When my mother and her brother started school, walking almost an hour to get there, they were beaten for not speaking English. Perhaps, this is why they did not pass down their language.

But I was speaking of my father-in-law, a promising singer who worked as forced labour during the Second World War, who by a miracle came to Canada.

My father-in-law, who recorded a sleeper of a hit record in the middle part of the last century, while in Toronto; a Ukrainian record everyone assumed was long forgotten until my brother-in-law recently discovered it online. It’s called Hey Ho. You can listen to it here.


It’s a tango, it’s a love song.

This man of whom I am speaking does not look back on his life with anger. He does not blame but instead, feels blessed. I am not sure my faith would have weathered his storm.

He is quiet, but fierce in his belief of freedom of speech, no matter what it is you believe.

So, on this day, as the crowds disperse outside the Russian embassy, when despair is thick in the air, when we wonder how could this happen again, stay a moment in your heart.

My heart aches. Russian soldiers, young people, ordered to destroy and conquer. In Ukraine, every person between 16-60 has been conscripted. Refugees are fleeing. And for what?

This is an end-of-the-Empire war. It’s a last-straw-of-a-war, the war that could end us all.

We have been here before, war is an ancient response to fear. No matter where you come from on this earth, your ancestors have experienced life in wartime. The memory is in our collective DNA.

No one wants a war, that is the old world way, where power is achieved through aggression and violence. We all know what that feels like. Artists, painters and writers and musicians, have interpreted this senselessness for millennia.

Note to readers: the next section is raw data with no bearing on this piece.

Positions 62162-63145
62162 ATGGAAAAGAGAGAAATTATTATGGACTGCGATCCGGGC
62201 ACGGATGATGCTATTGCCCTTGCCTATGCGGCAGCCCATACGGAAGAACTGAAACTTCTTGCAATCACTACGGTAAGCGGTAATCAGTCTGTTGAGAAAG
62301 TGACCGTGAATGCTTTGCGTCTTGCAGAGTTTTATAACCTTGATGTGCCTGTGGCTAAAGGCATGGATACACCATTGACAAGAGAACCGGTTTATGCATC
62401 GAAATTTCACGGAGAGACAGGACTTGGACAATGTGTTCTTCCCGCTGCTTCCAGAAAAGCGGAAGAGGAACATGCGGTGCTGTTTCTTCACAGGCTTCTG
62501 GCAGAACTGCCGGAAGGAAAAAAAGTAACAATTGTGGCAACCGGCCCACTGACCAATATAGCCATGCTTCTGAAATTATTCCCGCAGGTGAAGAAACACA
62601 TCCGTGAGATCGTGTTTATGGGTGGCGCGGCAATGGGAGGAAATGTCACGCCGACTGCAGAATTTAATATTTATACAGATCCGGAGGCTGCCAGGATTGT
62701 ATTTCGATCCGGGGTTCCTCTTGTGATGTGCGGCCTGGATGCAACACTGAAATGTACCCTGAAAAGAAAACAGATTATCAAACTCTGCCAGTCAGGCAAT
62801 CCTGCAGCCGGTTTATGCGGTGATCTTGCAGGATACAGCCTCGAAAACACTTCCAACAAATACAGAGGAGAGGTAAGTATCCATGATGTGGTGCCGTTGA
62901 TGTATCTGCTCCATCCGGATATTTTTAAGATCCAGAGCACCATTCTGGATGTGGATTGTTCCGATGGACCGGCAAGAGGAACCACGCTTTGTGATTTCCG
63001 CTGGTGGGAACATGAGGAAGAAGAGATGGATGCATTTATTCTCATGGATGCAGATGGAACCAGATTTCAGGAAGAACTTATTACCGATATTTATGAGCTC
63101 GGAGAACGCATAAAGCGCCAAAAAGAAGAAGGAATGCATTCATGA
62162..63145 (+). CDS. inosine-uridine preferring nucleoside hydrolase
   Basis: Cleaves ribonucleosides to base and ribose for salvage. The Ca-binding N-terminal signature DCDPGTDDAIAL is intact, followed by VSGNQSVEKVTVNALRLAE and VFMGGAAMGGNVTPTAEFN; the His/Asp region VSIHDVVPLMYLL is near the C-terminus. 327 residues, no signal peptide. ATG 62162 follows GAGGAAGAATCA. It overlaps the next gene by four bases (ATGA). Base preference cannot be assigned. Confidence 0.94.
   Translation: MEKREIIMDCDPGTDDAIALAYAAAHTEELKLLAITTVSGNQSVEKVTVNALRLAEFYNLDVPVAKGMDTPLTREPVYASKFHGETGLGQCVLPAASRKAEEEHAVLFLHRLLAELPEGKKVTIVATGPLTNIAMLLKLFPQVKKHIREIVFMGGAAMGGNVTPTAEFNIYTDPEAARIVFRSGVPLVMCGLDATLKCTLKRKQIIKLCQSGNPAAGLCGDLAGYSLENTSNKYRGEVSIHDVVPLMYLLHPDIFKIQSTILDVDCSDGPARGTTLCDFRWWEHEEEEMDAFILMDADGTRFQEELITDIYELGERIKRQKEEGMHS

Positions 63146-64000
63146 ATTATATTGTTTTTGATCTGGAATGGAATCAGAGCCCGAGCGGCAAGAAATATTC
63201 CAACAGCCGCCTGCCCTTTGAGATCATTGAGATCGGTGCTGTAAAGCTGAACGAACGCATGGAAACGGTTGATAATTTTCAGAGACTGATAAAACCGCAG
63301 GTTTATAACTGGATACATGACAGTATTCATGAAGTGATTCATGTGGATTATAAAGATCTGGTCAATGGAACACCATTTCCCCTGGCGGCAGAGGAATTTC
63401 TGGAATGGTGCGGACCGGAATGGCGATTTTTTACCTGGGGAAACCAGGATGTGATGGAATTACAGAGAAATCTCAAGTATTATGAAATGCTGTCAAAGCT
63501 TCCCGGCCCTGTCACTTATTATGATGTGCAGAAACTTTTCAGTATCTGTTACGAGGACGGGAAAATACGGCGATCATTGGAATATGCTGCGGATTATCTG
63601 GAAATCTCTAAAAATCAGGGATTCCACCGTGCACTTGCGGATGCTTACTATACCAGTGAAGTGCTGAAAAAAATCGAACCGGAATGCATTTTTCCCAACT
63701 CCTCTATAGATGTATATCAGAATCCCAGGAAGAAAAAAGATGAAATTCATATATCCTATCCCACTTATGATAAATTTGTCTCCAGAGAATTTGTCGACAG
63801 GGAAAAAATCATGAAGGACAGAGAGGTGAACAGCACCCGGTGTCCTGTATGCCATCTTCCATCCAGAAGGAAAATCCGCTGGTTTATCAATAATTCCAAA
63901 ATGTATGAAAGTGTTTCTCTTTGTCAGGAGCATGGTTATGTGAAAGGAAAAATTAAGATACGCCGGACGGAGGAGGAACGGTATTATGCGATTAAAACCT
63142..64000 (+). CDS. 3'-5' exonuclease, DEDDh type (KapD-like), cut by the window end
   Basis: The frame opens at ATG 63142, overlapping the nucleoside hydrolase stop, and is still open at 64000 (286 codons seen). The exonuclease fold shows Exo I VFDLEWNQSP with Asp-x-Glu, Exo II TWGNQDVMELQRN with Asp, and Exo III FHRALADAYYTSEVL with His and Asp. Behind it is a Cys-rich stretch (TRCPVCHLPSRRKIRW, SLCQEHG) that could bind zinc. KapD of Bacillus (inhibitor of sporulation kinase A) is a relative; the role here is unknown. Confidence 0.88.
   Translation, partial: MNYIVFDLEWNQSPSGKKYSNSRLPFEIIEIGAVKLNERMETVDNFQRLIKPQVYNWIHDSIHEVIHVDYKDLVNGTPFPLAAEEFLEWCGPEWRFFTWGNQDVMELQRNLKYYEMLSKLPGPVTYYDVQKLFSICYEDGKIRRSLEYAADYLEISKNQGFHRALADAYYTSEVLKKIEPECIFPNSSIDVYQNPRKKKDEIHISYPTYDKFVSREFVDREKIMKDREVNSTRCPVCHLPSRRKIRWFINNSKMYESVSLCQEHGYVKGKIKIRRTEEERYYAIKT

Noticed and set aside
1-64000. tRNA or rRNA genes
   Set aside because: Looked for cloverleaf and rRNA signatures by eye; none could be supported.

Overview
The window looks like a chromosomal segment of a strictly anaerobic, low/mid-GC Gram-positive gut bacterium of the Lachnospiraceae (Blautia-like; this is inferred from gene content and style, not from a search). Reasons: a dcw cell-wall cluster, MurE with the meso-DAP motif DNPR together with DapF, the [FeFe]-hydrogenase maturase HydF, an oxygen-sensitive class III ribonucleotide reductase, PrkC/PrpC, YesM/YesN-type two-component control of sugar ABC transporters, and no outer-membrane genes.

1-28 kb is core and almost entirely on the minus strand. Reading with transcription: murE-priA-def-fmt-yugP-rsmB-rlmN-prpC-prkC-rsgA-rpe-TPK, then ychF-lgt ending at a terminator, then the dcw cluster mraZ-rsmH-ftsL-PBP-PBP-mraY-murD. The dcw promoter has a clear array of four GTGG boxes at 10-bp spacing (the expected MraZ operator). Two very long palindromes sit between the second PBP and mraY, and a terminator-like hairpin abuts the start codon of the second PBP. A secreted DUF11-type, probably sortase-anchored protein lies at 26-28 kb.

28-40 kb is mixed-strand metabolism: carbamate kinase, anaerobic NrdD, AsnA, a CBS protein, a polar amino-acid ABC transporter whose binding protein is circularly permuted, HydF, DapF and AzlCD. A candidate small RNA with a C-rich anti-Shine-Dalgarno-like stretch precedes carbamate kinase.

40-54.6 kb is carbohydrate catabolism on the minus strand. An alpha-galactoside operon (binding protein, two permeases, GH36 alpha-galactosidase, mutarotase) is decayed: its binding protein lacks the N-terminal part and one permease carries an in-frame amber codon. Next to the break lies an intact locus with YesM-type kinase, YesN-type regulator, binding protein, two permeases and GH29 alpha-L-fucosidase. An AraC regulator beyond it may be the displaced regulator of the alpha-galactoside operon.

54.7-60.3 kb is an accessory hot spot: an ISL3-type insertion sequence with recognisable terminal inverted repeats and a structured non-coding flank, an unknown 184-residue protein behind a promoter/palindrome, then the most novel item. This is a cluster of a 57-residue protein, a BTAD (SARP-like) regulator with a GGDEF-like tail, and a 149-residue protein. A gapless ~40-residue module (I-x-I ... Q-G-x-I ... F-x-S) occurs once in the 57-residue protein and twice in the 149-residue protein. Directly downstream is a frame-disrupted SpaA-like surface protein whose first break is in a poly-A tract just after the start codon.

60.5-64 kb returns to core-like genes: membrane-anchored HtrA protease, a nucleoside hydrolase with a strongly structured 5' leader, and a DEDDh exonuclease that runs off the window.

For example: The music of my mother’s family is all minor keys, uncertainty, natural beauty and heartbreak embroidered in complex harmonies. It’s often sorrowful, always gorgeous and the human voice is an instrument. It is as if music is medicine, as if singing can heal.

I’ll leave you with one more song, courtesy my father-in-law. In midlife, after a career of selling shoes and running a small business, he started a traditional Ukrainian choir. Yes, he recorded an album. The songs explore themes of love and loss, or the traditional colours of Ukrainian embroidery (red for love, black for sadness).

I was struck by the presence of accordion in many of the songs I listened to as I wrote this. I play accordion and, during pandemic times, picked it up after many years. My mother insisted my sister and I take accordion lessons. It was not until this moment that I thought of the connection to her cultural heritage. She passed on the language of music.

This is a song that (I believe) is about falling in love in Kiev in the springtime.


May we be united in love for this planet and each other, may we have the courage to lead with compassion. May there be grieving and forgiveness.
In the end, we are all family.

From my heart to your heart,